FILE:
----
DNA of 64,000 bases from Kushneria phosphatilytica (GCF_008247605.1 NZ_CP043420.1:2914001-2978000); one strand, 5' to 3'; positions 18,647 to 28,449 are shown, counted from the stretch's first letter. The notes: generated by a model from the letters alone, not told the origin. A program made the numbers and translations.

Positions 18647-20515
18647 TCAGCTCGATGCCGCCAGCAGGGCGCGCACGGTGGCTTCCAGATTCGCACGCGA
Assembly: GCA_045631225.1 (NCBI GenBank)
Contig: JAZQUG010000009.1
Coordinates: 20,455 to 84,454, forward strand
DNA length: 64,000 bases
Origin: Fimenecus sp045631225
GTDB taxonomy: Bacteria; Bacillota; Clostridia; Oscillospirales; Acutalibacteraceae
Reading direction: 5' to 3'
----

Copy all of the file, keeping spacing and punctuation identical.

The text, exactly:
DNA of 64,000 bases from Kushneria phosphatilytica (GCF_008247605.1 NZ_CP043420.1:2914001-2978000); one strand, 5' to 3'; positions 18,647 to 28,449 are shown, counted from the stretch's first letter. The notes: generated by a model from the letters alone, not told the origin. A program made the numbers and translations.

Positions 18647-20515
18647 TCAGCTCGATGCCGCCAGCAGGGCGCGCACGGTGGCTTCCAGATTCGCACGCGA
Assembly: GCA_045631225.1 (NCBI GenBank)
Contig: JAZQUG010000009.1
Coordinates: 20,455 to 84,454, forward strand
DNA length: 64,000 bases
Origin: Fimenecus sp045631225
GTDB taxonomy: Bacteria; Bacillota; Clostridia; Oscillospirales; Acutalibacteraceae
Reading direction: 5' to 3'